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What to do when customers complain or go quiet on you

What a strange looking prickly plant. With blue stems too – such an unexpected find! I spotted it the day we arrived at the holiday home we’d rented for a family wedding in Wales.

Unfortunately our week didn’t get off to a good start. I realised within minutes of entering the property, that we’d been duped by old pictures and what must have been fake reviews too.

There were two dirty mouldy bathrooms and a kitchen that only looked good on the surface. The inside of cupboards and drawers was a very different story. And the other rooms had evidently not been vacuumed or dusted for some time.

Complaining is always stressful. But a must in my case, as I have a chronic lung disease and being exposed to mould is very bad for me.

For a moment having to complain always feels impossible with your thoughts waging an internal war. It is a negotiation after all. And it can be very stressful because you have no idea how the other party will react. Or what the outcome will be.

The whole sorry experience reminded me why so many people don’t like to complain.  Or go on social media instead to leave a negative review. (Perhaps some try to complain personally but don’t get very far?).

What unhappy customers want

My experience reminded me also that disappointed customers just want to be heard.

Our home owner eventually accepted the sorry state of his house – but only once he stopped making excuses and started listening!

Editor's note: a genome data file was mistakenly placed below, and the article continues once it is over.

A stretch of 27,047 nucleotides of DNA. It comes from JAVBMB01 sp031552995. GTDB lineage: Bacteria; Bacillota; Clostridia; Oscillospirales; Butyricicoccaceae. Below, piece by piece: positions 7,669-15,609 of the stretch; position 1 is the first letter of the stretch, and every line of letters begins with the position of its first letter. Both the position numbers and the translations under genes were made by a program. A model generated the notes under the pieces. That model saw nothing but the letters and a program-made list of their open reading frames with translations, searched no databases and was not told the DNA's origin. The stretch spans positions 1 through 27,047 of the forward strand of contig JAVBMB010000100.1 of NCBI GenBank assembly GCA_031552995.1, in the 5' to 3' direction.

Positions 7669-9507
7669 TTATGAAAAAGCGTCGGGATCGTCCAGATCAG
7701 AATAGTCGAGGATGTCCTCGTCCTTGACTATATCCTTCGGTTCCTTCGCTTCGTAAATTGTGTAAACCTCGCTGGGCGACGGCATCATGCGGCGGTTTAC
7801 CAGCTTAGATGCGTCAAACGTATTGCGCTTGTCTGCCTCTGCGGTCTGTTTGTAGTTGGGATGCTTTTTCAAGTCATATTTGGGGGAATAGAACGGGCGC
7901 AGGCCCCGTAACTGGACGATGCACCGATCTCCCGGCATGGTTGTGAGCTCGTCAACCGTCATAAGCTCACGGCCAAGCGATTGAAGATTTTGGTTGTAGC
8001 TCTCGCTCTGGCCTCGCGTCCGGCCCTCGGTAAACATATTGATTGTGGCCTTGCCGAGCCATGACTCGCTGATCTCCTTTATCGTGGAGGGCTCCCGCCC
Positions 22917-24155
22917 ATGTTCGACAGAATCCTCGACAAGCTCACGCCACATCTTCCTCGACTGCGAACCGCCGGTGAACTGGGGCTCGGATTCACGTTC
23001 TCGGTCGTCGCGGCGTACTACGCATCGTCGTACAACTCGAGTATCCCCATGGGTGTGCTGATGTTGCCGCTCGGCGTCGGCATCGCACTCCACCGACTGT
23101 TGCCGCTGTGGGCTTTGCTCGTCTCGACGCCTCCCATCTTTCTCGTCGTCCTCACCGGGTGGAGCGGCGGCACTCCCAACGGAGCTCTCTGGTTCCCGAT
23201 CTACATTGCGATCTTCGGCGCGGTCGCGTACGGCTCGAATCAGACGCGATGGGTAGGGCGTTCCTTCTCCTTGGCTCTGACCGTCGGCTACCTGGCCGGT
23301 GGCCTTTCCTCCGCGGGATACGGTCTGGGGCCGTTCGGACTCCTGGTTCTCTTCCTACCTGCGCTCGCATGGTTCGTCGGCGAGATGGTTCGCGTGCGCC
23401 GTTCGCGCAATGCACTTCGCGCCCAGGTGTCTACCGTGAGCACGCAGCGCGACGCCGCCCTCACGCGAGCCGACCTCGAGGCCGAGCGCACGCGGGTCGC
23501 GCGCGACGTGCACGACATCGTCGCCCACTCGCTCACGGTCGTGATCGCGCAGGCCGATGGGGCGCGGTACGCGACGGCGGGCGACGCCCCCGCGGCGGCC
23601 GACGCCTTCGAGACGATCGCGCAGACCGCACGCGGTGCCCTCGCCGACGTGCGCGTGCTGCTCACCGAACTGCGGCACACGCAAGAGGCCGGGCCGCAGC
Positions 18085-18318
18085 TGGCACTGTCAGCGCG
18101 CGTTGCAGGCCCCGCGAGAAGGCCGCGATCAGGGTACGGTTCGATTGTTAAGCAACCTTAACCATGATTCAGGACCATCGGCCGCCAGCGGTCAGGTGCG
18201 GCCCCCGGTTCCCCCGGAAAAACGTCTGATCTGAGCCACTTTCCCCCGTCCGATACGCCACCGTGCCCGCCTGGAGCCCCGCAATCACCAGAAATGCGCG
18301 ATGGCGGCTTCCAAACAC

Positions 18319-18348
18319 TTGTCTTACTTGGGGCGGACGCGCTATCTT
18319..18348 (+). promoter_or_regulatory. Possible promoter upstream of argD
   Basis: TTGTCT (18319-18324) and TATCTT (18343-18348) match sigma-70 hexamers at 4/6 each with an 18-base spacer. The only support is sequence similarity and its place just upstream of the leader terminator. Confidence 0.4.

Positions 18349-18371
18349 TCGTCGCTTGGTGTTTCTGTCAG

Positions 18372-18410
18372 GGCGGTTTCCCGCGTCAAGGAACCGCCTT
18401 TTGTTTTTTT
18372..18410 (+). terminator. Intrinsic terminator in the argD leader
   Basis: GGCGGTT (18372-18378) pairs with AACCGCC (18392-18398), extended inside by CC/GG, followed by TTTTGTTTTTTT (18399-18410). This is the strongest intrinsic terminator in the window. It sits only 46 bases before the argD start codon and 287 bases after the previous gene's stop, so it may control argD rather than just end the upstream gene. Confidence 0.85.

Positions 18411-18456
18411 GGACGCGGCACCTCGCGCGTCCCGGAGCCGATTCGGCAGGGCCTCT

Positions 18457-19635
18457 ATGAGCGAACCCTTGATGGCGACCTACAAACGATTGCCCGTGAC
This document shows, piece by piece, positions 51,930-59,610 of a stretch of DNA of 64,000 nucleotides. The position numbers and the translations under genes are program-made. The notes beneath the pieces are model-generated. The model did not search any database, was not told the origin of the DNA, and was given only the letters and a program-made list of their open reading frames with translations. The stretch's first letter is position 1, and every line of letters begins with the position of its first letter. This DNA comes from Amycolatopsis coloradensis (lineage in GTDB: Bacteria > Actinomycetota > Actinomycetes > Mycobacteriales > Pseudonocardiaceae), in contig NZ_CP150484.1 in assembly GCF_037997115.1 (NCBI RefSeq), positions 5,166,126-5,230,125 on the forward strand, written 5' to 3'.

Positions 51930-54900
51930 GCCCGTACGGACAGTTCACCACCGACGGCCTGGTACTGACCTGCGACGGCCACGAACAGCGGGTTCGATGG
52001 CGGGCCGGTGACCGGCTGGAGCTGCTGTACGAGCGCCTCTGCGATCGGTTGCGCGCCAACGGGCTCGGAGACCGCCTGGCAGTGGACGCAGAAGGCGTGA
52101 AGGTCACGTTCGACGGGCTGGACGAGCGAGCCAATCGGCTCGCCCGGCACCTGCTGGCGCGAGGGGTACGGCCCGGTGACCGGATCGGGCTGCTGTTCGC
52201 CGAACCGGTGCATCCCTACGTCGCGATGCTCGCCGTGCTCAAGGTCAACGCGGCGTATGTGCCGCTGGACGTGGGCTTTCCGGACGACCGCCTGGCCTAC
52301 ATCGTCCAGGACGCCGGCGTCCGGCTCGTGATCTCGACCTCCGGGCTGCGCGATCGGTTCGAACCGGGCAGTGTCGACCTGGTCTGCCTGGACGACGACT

Do you really listen to your customers? Naturally we always welcome praise, but when it comes to feedback or criticism we don’t always know what to do.

Just as we need both sun and rain in the garden… we need praise AND feedback in our business!

It’s actually quite easy for something to go wrong between us and our customers, and for communication to break down.

As a supplier it can be tempting to try and play things down as the owner did with us. As he must have done with previous holiday makers. If they complained, he certainly didn’t take much notice as he hadn’t put things right.

Dealing with a serious complaint is never easy but complaints can get resolved to everyone’s satisfaction by being open to feedback and acting accordingly.  Indeed, more often than not, complaints and reviews can be prevented by checking in with your customers very early on in their customer journey.

Depending on the type of your business, a feedback form may be an easy option. Especially if you announce early in your relationship that you welcome feedback.  A quick phone call or an informal email can work well too.  As long as you give your customer the option to ask questions and voice their opinions. Your job is to listen ever so carefully.

Listening well to your clients, whether through a written feedback process or just a regular verbal check-in is sadly often underrated by busy business owners.

It could be risky to assume that the quiet client is a happy client!

Our story had a satisfactory ending in that we were lucky to find alternative accommodation that same day. And we did eventually receive a refund.

What to do when customers complain or go quiet

Over the years I’ve had lots of situations with clients’ customers that suddenly stopped communicating. It’s happened to me too once and I know it’s not a nice situation to find yourself in.

But there is always a better way than ignoring the possibility that there may be a problem.

I usually ask my clients to put themselves in their customer’s shoes.

So if you were the customer, what would you like your provider (i.e. you!) to do?

Sometimes all we have to do is initiate a conversation, ask questions and then… just listen.

Never forget that feedback is an opportunity to learn. And it can keep good customers happy too!

Ute

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